It is another object of the present invention to provide an enclosure wherein a person may be seated and wherein the interior of the enclosure is mirrored in such a manner as to cause light waves to be reflected a plurality of times back to the person thereby creating an illusion of space and depth even within a small enclosure, and wherein various light patterns and/or video displays including pictures, movies and the like, may be introduced into the reflective area of the enclosure to thereby cause multiple lighting and color effects to stimulate the visual sensory perception of the individual.
It is a further object of the invention to provide a means for enabling a person to relieve both mental and physical stress by placing them within an environment which so stimulated their primary senses in a unified or integrated manner that total concentration on any one sense is generally alleviated so as to thereby relieve mental anxieties and pressures which are caused by conscious mental focusing on particular problems.
It is still a further object of the present invention to provide an enclosure for regulating the atmospheric environment which surrounds a person so as to place such person in a relaxed and comfortable condition while simultaneously creating illusions of depth and space both in visual and audio terms in an effort to make the physical body feel at ease as if adrift in a protected space so that physical stress is relieved through relaxation of the body muscular system.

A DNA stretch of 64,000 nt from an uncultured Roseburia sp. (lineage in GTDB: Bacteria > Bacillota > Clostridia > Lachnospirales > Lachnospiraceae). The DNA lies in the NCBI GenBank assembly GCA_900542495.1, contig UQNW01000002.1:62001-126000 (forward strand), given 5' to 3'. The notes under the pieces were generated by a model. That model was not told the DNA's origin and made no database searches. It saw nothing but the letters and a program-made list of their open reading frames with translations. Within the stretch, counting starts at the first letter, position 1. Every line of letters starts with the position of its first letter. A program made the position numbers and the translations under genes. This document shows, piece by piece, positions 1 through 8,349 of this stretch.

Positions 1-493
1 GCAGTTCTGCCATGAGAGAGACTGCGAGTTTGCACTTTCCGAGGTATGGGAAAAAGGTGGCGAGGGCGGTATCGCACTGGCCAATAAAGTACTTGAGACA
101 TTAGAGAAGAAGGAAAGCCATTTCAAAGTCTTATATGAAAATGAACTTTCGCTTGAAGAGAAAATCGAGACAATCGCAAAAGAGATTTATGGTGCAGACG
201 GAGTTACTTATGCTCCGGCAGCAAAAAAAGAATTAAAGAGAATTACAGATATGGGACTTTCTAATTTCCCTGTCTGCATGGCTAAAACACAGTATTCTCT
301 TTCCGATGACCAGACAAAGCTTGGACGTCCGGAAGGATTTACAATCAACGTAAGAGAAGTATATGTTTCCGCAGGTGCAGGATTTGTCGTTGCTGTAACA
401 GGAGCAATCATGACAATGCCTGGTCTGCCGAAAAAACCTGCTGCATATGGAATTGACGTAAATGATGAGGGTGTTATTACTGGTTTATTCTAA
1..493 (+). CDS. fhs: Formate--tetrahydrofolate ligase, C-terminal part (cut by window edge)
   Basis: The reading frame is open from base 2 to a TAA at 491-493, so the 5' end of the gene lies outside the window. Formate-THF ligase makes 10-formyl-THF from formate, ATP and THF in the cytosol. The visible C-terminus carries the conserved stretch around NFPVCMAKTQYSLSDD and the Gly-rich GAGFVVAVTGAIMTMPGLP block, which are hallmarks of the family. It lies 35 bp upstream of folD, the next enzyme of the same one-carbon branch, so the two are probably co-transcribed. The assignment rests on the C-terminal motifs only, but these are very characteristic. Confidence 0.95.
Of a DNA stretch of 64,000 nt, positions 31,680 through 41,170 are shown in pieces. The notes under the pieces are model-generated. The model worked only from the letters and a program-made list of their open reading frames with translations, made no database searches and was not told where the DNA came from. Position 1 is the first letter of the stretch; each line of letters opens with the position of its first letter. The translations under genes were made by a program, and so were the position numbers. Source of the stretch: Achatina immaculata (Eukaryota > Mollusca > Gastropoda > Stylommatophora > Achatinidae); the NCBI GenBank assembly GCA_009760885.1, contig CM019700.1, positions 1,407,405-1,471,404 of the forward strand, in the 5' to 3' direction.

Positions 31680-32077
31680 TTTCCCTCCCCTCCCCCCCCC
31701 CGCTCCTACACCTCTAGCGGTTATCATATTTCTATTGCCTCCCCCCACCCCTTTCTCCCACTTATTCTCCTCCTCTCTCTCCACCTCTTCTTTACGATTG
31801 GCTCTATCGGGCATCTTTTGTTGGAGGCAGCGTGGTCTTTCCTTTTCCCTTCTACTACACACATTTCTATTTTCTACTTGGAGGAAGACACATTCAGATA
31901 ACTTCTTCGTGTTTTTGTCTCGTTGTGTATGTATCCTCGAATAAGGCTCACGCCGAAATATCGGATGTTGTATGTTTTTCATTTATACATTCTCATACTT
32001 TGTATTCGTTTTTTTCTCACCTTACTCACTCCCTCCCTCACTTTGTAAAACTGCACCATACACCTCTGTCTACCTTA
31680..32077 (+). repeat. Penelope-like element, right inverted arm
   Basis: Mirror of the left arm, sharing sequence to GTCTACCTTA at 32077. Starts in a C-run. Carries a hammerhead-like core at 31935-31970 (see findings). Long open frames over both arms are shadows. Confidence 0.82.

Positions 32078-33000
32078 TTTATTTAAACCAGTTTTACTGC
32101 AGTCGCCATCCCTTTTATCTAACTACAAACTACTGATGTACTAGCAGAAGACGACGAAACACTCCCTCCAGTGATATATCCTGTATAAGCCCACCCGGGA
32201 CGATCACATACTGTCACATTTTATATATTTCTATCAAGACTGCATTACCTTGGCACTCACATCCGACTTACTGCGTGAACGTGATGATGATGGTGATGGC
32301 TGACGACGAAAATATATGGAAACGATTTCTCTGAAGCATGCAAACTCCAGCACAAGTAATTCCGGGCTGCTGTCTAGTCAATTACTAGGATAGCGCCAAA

FIG. 1 is a front elevational view of a preferred form of the invention showing the sensory stimulation enclosure in the shape of a rhombic dodecahedron.
FIG. 2 is a top plan view of the enclosure of FIG. 1.
FIG. 3 is a side elevational view taken from the left side of the enclosure shown in FIG. 1.
FIG. 4 is a partial cross-sectional view taken along the lines 4--4 of FIG. 2.
FIG. 5 is a fragmented cross-sectional view taken along lines 5--5 of FIG. 1 showing the mirrored floor panel of the present invention.
FIG. 6 is a cross-sectional view taken along lines 6--6 of FIG. 3 showing the cross section of the mirrored panel members, the frame connection members, and the light piping between each of the panel members.
FIG. 7 is a cross-sectional view of another embodiment of the invention showing an alternative panel, frame and fiber optic display construction as taken along the lines of 6--6 in FIG. 3.
FIG. 8 is a cross-sectional view taken along lines 8--8 of FIG. 7.
FIG. 9 is a cross-sectional view taken through the base of the enclosure of the present invention showing the various sensory stimulating and environment control apparatus incorporated therein.
FIG. 10 is a sectional view taken along lines 10--10 of FIG. 9.
With continued reference to the drawings and particular reference to FIGS. 1 through 3, the sensory stimulation and entertainment enclosure 10 of the present invention is shown as being mounted to an enlarged base portion 11. The enclosure is shown as being a twelve sided geometric shape or rhombic dodecahedron consisting of separate panels which are joined in edge-to-edge relationship and which are generally in the shape of a parallelogram.